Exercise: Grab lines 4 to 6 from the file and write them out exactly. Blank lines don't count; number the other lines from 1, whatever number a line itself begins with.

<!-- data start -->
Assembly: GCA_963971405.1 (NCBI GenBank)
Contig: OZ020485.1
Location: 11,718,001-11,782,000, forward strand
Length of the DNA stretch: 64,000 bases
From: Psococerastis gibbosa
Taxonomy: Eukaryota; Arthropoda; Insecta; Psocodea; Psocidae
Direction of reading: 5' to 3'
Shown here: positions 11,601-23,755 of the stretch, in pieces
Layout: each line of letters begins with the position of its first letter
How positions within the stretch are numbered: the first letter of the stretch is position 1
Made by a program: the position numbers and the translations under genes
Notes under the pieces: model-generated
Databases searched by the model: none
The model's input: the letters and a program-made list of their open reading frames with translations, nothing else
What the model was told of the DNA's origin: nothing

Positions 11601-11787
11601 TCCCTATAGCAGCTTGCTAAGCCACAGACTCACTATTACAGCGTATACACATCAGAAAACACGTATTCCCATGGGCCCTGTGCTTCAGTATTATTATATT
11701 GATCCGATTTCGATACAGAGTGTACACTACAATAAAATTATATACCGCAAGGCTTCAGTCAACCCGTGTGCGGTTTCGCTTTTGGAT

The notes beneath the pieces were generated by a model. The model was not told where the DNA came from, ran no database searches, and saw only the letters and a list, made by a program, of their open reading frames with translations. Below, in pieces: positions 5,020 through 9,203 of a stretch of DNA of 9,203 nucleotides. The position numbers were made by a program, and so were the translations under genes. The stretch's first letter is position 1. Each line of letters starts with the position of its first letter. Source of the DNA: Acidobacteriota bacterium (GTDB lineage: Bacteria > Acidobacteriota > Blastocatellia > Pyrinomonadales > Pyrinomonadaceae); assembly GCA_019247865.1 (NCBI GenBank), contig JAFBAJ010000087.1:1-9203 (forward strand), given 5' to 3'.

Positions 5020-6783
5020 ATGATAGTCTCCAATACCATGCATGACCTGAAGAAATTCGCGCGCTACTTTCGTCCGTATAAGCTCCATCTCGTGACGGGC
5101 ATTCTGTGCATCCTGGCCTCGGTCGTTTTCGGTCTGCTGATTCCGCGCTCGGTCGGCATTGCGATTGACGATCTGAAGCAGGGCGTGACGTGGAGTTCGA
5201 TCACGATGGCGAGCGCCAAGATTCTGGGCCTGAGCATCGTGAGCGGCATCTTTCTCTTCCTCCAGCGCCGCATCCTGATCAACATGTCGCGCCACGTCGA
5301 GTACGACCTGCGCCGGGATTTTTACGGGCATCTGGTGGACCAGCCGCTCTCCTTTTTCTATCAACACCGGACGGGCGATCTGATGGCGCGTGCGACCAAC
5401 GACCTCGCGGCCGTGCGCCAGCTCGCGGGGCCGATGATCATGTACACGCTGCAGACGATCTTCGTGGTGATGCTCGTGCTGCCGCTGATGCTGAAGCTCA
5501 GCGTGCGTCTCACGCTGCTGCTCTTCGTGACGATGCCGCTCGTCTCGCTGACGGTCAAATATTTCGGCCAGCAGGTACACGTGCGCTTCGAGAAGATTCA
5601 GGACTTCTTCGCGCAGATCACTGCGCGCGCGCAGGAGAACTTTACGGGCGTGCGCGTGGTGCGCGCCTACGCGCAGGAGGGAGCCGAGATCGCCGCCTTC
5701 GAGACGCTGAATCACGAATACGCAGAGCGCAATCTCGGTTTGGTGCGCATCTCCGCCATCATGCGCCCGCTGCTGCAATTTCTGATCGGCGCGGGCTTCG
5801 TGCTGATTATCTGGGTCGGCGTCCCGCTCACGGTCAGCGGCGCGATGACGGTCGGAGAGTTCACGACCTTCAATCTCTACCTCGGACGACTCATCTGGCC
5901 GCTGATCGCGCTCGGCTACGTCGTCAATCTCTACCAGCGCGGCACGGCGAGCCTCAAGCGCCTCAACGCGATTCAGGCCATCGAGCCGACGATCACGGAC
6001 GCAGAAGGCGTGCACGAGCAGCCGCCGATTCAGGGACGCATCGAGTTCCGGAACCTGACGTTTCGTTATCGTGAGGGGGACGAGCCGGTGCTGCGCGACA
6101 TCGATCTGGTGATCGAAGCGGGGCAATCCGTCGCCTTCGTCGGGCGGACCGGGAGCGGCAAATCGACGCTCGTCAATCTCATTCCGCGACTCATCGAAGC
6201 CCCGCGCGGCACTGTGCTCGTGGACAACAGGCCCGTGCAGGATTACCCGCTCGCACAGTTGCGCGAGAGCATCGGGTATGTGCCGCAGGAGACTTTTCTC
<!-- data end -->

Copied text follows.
Length of the DNA stretch: 64,000 bases
From: Psococerastis gibbosa
Taxonomy: Eukaryota; Arthropoda; Insecta; Psocodea; Psocidae